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I have always wished for my research to directly make an impact on the lives of patients and improve quality of life. This led me to take great interest in the biomedical aspects of my Biological Sciences degree and its clinical applications at the University of East Anglia. Upon graduating I was fortunate enough to gain myself a place at Bournemouth University, match funded by the NHS, to complete my PhD. This has allowed me to work closely with clinicians within the Medical Physics and neighbouring departments at Poole Hospital.


My PhD research focuses on tracking the natural history of Autonomic Dysfunction (AD) in colorectal cancer patients as they progress through their treatment pathway, as well as investigating a potential for recovery of autonomic tone following successful completion of treatment. It is hoped, should my findings prove to be significant, that this will allow the symptoms of AD to be treated and thus improve quality of life and perhaps tolerance to chemotherapy.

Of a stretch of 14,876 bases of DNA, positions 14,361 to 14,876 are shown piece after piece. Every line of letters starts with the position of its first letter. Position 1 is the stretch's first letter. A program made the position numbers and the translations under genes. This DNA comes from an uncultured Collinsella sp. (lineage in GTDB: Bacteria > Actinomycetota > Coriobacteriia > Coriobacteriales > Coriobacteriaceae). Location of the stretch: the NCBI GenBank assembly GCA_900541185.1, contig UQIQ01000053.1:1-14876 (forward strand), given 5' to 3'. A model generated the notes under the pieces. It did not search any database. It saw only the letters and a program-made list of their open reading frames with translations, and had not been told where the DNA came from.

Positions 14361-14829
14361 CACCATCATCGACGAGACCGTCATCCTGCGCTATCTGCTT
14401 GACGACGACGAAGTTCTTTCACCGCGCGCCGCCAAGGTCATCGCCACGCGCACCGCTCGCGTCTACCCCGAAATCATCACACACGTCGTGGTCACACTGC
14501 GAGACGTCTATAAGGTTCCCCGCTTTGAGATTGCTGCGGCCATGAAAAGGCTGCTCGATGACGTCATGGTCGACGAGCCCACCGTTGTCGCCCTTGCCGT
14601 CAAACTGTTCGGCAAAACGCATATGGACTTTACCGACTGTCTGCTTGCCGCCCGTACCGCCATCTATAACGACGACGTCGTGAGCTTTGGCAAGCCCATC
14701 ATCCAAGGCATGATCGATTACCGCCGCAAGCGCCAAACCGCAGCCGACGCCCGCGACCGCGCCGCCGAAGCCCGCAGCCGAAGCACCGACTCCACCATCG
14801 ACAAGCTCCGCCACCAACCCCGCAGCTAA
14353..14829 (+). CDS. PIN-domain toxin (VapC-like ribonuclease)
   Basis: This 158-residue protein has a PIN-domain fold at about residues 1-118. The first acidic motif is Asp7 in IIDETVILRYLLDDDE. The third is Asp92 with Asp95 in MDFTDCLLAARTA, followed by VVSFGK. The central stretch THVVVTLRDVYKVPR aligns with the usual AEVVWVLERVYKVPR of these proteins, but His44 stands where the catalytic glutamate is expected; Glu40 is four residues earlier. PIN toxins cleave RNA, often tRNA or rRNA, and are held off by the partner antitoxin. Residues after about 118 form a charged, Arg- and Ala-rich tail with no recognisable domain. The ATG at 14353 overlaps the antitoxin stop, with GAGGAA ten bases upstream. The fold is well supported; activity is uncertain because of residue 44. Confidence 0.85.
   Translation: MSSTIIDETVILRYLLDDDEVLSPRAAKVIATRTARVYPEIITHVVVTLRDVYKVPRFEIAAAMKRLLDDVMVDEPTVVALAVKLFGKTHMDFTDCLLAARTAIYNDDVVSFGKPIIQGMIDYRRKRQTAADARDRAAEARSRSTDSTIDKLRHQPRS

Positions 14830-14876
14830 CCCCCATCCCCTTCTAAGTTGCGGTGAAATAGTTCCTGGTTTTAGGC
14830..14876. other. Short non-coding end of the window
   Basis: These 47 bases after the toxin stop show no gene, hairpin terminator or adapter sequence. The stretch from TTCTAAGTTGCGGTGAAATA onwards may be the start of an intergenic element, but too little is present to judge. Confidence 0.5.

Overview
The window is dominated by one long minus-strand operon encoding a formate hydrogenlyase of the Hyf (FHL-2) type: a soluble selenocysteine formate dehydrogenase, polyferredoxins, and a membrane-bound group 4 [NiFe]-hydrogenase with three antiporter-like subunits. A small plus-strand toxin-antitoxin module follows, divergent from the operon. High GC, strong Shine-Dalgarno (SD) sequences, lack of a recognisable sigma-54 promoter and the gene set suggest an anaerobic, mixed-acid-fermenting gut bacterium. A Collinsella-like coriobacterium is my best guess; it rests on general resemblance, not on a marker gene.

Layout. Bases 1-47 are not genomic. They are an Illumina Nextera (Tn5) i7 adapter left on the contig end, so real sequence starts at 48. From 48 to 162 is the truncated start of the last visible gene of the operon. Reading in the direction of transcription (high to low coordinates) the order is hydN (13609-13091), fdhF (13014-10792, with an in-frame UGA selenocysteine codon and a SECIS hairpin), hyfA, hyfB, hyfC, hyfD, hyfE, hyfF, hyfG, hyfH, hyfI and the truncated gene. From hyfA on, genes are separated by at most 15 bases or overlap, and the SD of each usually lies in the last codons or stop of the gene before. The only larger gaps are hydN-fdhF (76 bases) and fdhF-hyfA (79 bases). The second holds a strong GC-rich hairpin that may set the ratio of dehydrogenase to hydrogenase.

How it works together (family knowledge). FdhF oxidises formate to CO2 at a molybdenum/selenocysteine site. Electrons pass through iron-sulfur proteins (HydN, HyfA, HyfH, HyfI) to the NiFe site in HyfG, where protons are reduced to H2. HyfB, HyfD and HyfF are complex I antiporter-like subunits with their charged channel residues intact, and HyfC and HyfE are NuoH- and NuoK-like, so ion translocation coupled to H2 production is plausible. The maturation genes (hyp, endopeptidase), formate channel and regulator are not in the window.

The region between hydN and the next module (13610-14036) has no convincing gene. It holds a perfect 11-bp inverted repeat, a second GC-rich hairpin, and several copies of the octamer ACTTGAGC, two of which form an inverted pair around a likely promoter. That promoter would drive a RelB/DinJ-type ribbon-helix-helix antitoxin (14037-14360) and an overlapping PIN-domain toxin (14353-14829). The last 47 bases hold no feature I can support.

We also wish to trial the use of wear-able technology in order to monitor patients at rest in their home environment. It is hoped this will greatly reduce the number of hospital visits required, reduce the effect of White Coat Syndrome and produce measurements with greater reliability.

Conference Presentations

  • Bournemouth University Annual Postgraduate Conference, A Longitudinal Study of the Effect of Cancer and its Treatment on Autonomic Tone and Peripheral Sensitivity [Poster], 08 Mar 2017, Bournemouth University
  • Bi-Annual CoPMRE, Autonomic Dysfunction & Cancer, 13 Apr 2016, Bournemouth University
  • Bournemouth University Annual Post Graduate Conference, Autonomic Dysfunction & Cancer (Poster), 09 Mar 2016, Bournemouth University


  • BSc (Hons) in Biological Sciences (University of East Anglia, 2015)
The data on this page was last updated at 04:02 on May 24, 2019.